English Regional Trends: Far North

Figure 1.--Here we see tourists at the Kirkstone Pass Inn during 1914. It would have been taken at about the same time World War I began. Notice how well tourists dressed at the time. They are standing beside a horse draw tourist conveyance--the charabanc. It was ideal for enjoying the wonderful views. Kirkstone Pass is a mountain pass in the Cumbria Lake District. It is at an altitude of 1,489 feet (454 m). This is the Lake District's highest pass that is now open to motor traffic and it connects Ambleside in the Rothay Valley to Patterdale in the Ullswater Valley. Brothers Water provides a picturesque view on the descent to Patterdale. The Kirkstone Pass Inn stands close to the summit of the pass. Formerly an important coaching inn, it now caters primarily for tourists. It is the third-highest public house in England.

The far north of England borders on Scotland. The beautiful Lake District is located in the far north with some of England's most rugged mountains. The highest point in the northeast is The Cheviot, in Northumberland, at 815m. The largest city is Newcastle. Sunderland is the second-largest. Its natural beauty can be found in Northumberland National Park. It has a beautiful North Sea coastline There is a section of the Pennines and Weardale. It also has great historic importance. There are two World Heritage Sites: Durham Cathedral and Hadrian's Wall which cuts across the island. The far north is a largely agricultural area with some industrial cities in Yorkshire. It is less densly populted than southern England.


Cumbria is located in northwestern England. It is a modern administrative creation from the old counties of Cumberland, Westmorland, and part of North Lancashire, and is now England's second largest county in size. It is one of the England's most beautiful counties and location of Lake District National Park. The Park is an area some 30 miles across and contains England's highest mountains (four over 3,000 ft), and some of the biggest lakes. There are also many old traditional towns and villages. Hopefully our British readers will tell us more about Cumbria. The image here shows a scene in Kendal in 1914. Note that boys were still wearing sailor suits. As in much of England, chool caps, flat caps, Eton collars, and knickers were common in the era before World War I. We note a scene in Ulverston during 1912 showing typical English boys wear. Cumbrian children like other children enjoyed the lakes and boating. The children do no seem to have changed their clothes much for boating and there were no life preservers to be seen in a photogragh taken at Newby Bridge in 1914.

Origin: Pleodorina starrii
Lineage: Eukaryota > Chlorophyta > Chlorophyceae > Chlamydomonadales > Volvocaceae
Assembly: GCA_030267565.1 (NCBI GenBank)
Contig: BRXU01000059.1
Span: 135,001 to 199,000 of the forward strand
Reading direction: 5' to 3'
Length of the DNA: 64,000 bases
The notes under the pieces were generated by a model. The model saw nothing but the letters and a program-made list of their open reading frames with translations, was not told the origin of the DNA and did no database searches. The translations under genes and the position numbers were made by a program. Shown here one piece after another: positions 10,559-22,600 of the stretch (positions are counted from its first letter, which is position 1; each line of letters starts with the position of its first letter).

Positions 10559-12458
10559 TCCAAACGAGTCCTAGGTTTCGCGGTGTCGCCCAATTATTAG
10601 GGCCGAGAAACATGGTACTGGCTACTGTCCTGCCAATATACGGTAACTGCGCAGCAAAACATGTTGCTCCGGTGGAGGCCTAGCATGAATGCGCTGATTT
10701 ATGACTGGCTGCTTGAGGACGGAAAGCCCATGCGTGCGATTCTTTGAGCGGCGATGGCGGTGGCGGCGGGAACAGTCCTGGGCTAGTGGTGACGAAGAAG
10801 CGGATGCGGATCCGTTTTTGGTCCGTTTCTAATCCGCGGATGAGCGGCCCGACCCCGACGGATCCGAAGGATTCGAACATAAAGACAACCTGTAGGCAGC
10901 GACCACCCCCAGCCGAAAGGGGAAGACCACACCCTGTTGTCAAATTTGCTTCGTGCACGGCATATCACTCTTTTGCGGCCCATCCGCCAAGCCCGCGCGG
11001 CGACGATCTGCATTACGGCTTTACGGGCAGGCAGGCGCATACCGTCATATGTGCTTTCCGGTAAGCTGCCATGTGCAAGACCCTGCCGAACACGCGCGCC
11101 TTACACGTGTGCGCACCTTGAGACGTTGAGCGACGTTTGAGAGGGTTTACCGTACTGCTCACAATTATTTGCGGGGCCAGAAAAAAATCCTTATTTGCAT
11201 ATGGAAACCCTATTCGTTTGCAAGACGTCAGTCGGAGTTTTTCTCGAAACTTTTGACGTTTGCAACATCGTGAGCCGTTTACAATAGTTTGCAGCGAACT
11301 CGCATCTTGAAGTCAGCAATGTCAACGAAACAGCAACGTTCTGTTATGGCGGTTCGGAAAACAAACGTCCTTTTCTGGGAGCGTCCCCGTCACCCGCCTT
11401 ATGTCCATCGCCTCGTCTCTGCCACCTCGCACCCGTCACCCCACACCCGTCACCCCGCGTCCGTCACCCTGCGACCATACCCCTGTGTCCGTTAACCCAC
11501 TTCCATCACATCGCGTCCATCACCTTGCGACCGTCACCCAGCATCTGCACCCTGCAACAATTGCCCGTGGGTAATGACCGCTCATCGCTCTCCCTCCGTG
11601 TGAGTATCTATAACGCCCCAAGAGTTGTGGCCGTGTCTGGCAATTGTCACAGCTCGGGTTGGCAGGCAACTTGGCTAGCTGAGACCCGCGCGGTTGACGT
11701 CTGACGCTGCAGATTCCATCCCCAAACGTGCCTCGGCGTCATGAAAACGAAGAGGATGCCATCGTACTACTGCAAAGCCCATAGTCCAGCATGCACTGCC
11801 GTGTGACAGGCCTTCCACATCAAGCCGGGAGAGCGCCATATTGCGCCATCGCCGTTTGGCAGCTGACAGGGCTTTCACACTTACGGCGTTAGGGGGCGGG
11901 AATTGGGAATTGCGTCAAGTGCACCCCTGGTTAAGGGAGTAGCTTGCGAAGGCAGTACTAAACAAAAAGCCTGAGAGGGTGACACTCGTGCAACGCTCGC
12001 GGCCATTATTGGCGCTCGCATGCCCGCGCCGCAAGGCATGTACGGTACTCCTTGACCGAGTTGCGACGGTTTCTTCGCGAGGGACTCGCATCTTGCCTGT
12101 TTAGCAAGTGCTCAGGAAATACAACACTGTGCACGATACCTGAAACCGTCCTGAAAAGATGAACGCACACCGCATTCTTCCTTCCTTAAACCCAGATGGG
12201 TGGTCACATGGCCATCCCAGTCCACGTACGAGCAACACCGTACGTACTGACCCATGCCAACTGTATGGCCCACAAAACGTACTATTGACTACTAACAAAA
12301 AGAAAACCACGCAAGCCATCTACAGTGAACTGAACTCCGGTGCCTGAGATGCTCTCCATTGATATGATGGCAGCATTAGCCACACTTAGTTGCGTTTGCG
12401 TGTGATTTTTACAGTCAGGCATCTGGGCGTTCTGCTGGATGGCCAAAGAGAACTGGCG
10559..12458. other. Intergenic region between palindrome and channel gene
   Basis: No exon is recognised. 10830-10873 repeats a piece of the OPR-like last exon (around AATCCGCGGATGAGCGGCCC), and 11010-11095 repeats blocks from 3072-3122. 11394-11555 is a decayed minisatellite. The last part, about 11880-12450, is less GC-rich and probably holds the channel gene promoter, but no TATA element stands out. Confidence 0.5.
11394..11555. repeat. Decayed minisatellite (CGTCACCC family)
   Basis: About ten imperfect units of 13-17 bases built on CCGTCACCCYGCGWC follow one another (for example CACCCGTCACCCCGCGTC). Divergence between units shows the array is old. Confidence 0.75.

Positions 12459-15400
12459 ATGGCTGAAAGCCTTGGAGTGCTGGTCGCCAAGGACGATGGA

Tyne and Wear


Shefield is an industrial city in Yorkshire. The Romans are believed to have smelted iron ore here. It is especially known for its cuttlery. A HBC reader has provided some information about growing up in Shefield. He attended a grammar school and was a Scout. Many Americans were introduced to Yorkshire by the marvelous James Herriot books and TV programs.


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Created: 1:33 AM 2/22/2018
Last updated: 1:33 AM 2/22/2018